A. Hardest lesson is learning to not overthink and/or over analyze a situation, a request, a comment made to me, a conversation I’ve had, etc. whether it’s coming from a client or a candidate. Easiest lesson I’ve learned was understanding that my job isn’t rocket science, rather constant and regular communication, listening well and understanding clients’ and candidates’ needs truly makes the job that much easier!

Q. What do you love most about your job?

A. Outside of loving the industry and the many relationships I’ve made through the years, what I love most is this company’s culture! Beacon Hill takes care of its own first and foremost as they understand if we’re taken care of and are happy, then our clients and candidates will be taken care of and happy!

Q. How do you manage your time?

A. One word, lists! I plan out my day and try to stick to it as well as I can or as well as the job will let me. In this industry, things change in seconds!

Q. Do you have any tips or tricks?

A. Plan the night before!

Q. Are you an early bird or a night owl? Do you have a favorite morning or evening routine?

A. I wouldn’t say I am one or the other. It really depends on workload and personal commitments. My favorite morning routine is starting the day off with my trainer. It clears my head, clears stress, and gets me revved up for the day! In the evening, I always have to have a little thoughtless, TV down time before I go to bed.

Q. Who were your mentors and how did you select them?

A. My previous boss was a mentor. I didn’t select her, rather was just lucky enough for her to be my boss when I was with my previous employer. Additionally, my high school English teacher was a mentor. She was poised, professional, intelligent, fun, and got along very well with the students, but always kept a very fine line between student and friend. She was also a constant contact and offered regular guidance while I was in college studying to become a teacher. Additionally, my mother is a mentor. She has dealt with many things in this lifetime that I would not wish on anyone. During those times she remained calm, positive, and always told me that you just have to deal with the cards life deals you. She is also a great friend, but now and when I was young, maintains a fine line between parent and friend.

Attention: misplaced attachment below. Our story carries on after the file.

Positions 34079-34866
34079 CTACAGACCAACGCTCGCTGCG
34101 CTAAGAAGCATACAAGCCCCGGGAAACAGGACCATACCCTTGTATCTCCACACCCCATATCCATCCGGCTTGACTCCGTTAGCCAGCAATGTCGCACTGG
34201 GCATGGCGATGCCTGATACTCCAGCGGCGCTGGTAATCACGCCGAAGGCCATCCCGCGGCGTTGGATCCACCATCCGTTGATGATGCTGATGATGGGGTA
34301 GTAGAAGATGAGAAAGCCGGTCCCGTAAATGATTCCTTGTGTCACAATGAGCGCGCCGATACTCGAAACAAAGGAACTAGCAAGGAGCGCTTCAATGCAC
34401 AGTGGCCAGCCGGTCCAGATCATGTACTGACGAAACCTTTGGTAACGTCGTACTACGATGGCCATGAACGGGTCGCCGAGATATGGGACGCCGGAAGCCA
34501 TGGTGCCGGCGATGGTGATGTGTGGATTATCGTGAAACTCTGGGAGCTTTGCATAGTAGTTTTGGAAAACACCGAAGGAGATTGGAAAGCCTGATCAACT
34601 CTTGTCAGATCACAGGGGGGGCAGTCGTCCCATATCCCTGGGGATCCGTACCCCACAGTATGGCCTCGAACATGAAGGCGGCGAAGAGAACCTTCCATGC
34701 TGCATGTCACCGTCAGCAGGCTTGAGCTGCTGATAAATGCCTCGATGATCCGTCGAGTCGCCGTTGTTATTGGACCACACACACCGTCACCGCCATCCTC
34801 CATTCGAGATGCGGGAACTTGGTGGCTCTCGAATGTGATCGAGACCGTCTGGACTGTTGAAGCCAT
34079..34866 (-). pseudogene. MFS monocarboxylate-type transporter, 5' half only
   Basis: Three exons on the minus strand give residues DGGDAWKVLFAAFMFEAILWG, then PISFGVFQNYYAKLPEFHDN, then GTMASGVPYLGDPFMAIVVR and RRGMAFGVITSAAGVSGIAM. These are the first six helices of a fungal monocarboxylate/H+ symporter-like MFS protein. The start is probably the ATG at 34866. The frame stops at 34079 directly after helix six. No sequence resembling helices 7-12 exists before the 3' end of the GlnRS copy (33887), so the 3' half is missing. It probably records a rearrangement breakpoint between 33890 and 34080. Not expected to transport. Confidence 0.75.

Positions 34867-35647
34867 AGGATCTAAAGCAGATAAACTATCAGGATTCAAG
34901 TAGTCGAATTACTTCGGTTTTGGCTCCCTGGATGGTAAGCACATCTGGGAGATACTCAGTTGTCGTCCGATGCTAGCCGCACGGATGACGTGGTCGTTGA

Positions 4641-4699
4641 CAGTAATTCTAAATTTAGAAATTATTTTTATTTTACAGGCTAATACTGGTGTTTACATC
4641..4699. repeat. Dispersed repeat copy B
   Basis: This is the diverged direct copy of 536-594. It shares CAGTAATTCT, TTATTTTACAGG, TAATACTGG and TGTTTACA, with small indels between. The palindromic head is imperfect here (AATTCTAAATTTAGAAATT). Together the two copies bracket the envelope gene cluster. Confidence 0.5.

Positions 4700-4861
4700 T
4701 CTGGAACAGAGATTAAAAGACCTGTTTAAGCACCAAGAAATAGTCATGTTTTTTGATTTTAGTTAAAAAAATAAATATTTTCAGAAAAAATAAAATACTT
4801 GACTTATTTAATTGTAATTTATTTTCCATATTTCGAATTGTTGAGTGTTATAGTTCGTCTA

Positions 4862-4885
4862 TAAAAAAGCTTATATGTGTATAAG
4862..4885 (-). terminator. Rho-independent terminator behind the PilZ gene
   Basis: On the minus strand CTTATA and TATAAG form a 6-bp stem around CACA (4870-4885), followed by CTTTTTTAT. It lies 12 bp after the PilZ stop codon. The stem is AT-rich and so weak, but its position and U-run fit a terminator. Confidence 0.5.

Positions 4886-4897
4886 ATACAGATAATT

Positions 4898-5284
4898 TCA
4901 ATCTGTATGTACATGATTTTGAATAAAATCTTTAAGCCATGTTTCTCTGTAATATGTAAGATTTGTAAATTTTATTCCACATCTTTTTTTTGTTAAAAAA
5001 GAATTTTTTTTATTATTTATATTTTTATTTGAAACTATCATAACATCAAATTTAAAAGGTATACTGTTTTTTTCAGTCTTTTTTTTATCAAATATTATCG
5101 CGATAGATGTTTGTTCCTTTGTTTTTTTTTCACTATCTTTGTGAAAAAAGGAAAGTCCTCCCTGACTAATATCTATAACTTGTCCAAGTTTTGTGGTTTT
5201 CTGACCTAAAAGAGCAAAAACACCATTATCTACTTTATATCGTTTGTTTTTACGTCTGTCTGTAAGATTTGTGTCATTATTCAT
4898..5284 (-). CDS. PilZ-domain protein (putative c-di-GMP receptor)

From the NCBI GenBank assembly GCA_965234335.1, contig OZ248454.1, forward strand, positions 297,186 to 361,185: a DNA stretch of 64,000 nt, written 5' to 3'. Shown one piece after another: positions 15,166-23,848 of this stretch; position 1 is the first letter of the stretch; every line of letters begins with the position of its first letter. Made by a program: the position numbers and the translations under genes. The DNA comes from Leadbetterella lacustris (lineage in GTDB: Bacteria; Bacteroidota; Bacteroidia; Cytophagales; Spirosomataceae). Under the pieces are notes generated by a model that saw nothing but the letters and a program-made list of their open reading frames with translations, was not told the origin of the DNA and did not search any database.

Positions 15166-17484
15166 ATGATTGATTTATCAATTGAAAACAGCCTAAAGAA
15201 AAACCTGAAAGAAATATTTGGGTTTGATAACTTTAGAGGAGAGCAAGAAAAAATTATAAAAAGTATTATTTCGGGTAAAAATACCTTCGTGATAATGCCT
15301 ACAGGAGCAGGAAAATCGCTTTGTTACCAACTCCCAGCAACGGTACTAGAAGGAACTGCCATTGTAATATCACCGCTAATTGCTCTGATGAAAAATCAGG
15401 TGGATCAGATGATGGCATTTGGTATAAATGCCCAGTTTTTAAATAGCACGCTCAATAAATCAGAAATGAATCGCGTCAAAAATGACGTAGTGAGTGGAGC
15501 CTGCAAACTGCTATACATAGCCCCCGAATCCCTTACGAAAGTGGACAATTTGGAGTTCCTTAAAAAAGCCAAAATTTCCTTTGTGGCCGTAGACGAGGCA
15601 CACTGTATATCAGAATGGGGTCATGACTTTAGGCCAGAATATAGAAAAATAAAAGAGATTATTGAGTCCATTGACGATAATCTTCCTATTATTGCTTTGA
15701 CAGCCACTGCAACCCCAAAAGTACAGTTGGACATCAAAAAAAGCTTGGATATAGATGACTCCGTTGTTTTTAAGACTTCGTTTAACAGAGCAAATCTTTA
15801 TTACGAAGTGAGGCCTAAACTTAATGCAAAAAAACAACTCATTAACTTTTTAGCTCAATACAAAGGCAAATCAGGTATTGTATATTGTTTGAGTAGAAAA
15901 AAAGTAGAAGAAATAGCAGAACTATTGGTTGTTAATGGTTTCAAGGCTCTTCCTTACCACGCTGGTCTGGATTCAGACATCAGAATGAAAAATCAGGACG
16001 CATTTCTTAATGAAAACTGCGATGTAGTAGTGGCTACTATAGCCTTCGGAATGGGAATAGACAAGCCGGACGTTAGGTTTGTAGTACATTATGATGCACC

Q. Name a book that has inspired you and why.

A. The Power of Positive Thinking by Dr. Norman Vincent Peale. I read this book in college after it was suggested to me by my uncle. He had fought cancer, as had my mom, and felt its message was nothing but beneficial. I ended up making it the topic of one of my speeches in college! I try to remind myself of its message as often as I can.

Q. How do you handle challenging personalities or projects?

A. With regard to personalities, I deal with many in my line of business. I always tell myself that this is par for the course and I then figure out how to best deal with those individuals. I am usually pretty successful in doing so and feel that’s one of the reasons I’ve been successful. With regard to challenging projects, I tell myself that I have no choice but to get it done and that it will get done! I make a to-do list, handle the project one step at a time, and ask for help when I need it. In the end, if I did my absolute best, it always turns out just fine!

Q. Oprah famously remarked, “As a woman leader in the corporate world, I feel like I have to be brave a lot” – Do you have any advice or tips on bravery?

A. I think bravery comes from confidence and you have to be confident in yourself! Know your strength, now your limits, but don’t hesitate to go outside of your comfort zone every so often as long as it makes sense! If you are true to yourself and tackle the good and bad in a confident way, bravery will follow! I think it’s pretty obvious how confident Oprah is and it seems to drive her bravery.

Q. What would you be curious to know about other women leaders?

A. I’d be interested in knowing the daily habits of women leaders as it relates to their personal day, specifically best practices outside of work that make them successful at work. I’d like to know about best practices in team management.

Please check out:
"Women in eDiscovery Interviews: Part 2"

"Women in eDiscovery Interviews: Part 4"